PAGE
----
"Families often find it difficult to earn sufficient income for their needs. There have been cases where refugee youths and children have been forced to find odd jobs in order to help augment their families' income," she said.

She added that as in most communities, it was poverty and desperation that drove families to allow children to go out and work.

"Moreover, there are cases when the head of household is unable to work, and in such circumstances, mothers and children are forced to find odd jobs."

"This can include working in dangerous conditions where they are vulnerable to exploitation or criminal elements," she said.

Yante said that the most practical and humanitarian solution to improve the living conditions of refugees in Malaysia would be to provide them with opportunities for self-reliance, including allowing them to work legally.

"Many refugee men and women are skilled and are able to contribute to the Malaysian economy. "With regular income, they would be better able to meet the basic needs of their families, including in food, shelter and healthcare, and in supporting their children's education," she said.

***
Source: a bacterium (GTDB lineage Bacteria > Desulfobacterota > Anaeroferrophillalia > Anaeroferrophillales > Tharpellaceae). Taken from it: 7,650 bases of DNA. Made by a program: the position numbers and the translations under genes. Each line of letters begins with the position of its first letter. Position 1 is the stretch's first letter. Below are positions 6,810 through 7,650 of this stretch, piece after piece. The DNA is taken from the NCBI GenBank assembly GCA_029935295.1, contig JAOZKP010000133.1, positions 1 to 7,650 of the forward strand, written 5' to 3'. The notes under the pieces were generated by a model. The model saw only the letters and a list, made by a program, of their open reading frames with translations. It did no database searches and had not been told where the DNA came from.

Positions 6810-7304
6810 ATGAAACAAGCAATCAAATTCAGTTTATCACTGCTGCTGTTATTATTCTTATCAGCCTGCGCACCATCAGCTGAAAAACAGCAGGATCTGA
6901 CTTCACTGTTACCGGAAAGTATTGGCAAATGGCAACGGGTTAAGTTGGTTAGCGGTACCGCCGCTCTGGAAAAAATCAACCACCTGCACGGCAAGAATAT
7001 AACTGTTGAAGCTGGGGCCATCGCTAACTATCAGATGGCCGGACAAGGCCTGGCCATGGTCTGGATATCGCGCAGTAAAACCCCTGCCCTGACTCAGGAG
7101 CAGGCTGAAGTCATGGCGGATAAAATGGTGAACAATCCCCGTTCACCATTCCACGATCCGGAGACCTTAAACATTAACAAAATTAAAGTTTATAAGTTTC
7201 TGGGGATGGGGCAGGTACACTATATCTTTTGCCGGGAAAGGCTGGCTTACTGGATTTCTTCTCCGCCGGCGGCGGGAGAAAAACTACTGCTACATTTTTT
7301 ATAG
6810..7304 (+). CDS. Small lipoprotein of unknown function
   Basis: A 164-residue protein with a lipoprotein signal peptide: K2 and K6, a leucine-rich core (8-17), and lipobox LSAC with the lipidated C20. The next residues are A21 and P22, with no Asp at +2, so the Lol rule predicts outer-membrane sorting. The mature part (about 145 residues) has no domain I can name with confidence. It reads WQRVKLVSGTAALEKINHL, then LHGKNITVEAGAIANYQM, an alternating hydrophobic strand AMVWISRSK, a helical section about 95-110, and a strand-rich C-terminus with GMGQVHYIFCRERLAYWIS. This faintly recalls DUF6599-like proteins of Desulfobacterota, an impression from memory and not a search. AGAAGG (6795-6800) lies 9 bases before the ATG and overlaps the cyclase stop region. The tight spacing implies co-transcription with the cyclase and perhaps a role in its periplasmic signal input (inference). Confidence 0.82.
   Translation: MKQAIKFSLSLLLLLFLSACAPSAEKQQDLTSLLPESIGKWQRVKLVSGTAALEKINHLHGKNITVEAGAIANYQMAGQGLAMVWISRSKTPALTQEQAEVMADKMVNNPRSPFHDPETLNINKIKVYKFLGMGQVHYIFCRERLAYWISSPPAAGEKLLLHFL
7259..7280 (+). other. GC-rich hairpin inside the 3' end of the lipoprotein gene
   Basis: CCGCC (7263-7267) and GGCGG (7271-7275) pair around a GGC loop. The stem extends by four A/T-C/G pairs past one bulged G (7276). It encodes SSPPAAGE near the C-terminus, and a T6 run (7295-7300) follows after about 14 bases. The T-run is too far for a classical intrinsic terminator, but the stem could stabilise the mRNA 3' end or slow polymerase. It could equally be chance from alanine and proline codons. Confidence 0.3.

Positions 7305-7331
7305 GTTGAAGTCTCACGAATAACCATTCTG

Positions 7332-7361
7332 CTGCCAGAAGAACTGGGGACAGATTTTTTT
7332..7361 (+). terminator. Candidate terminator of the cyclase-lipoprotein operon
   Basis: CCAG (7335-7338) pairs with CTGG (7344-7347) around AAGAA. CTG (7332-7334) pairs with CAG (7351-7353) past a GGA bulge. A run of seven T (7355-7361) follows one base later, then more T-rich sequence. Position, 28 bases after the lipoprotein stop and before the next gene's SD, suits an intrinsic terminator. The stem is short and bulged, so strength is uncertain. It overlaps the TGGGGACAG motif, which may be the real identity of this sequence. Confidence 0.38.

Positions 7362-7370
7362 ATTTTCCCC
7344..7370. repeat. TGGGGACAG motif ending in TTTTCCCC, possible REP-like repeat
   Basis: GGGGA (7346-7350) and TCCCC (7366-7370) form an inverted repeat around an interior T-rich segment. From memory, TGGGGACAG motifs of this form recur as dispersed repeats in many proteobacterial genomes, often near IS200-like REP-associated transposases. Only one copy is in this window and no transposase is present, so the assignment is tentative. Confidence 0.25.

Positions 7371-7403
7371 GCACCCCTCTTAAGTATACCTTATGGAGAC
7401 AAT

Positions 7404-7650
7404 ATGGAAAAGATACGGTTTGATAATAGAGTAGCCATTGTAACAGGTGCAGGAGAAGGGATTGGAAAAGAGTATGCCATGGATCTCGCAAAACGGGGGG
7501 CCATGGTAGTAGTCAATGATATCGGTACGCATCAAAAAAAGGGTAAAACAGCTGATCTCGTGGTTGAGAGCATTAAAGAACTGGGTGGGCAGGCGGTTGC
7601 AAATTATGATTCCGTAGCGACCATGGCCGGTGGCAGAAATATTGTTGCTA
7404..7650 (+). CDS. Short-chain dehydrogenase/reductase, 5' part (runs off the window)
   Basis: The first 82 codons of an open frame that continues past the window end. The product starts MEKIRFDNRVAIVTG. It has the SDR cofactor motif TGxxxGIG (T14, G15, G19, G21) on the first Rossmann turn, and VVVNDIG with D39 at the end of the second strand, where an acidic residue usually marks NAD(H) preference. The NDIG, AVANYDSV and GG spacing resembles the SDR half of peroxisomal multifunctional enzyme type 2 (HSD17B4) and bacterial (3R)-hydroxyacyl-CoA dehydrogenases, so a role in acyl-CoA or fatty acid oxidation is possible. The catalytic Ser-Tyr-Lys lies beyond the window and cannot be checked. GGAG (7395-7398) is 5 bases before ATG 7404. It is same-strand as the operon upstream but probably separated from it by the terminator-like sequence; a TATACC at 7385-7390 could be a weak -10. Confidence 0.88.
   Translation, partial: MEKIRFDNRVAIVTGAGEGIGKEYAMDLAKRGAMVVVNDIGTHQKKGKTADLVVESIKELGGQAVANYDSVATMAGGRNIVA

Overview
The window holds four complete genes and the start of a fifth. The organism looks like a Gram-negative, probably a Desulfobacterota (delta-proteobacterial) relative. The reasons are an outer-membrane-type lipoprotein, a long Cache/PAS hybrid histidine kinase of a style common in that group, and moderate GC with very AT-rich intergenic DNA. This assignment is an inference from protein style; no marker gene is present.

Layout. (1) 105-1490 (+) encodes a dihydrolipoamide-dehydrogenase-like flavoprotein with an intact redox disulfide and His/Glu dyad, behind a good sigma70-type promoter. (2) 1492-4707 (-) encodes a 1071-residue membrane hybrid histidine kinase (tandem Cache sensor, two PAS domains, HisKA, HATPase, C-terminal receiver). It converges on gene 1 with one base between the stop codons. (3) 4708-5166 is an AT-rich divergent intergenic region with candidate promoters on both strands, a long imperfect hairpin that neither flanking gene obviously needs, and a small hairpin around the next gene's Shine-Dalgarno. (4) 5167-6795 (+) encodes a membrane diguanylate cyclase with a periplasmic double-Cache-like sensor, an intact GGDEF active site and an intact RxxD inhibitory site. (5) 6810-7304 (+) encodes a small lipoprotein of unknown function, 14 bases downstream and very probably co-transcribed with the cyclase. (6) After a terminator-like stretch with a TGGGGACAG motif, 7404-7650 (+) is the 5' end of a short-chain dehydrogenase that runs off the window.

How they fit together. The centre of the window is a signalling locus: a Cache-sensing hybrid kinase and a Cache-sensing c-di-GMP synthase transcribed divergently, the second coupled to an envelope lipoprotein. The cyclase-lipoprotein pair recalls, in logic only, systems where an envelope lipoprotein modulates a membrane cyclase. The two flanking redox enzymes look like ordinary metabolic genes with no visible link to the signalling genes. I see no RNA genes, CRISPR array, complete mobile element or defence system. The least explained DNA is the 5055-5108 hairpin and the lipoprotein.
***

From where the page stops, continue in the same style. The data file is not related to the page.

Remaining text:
When asked if it was possible for the children to be going to school, as they claimed, Yante said that refugee children did not have access to formal education.

According to UNCHR statistics, there are about 31,000 refugee children below the age of 18 registered with them and over 17,000 of the children were of school-going age.

However, it is estimated that only 35 per cent of the children have access to any kind of education.

"This means approximately 65 per cent of refugee children of school going age are not in school.

"Those children who do have access to some kind of educational programme attend informal learning centres or community-based schooling that are set up and run by NGOs or by refugee communities themselves," said Yante, adding that there were about 130 such informal schools in the country.

Ultimately it is tragic that children have to spend their nights trawling our streets to earn a little cash. Surely something needs to be done.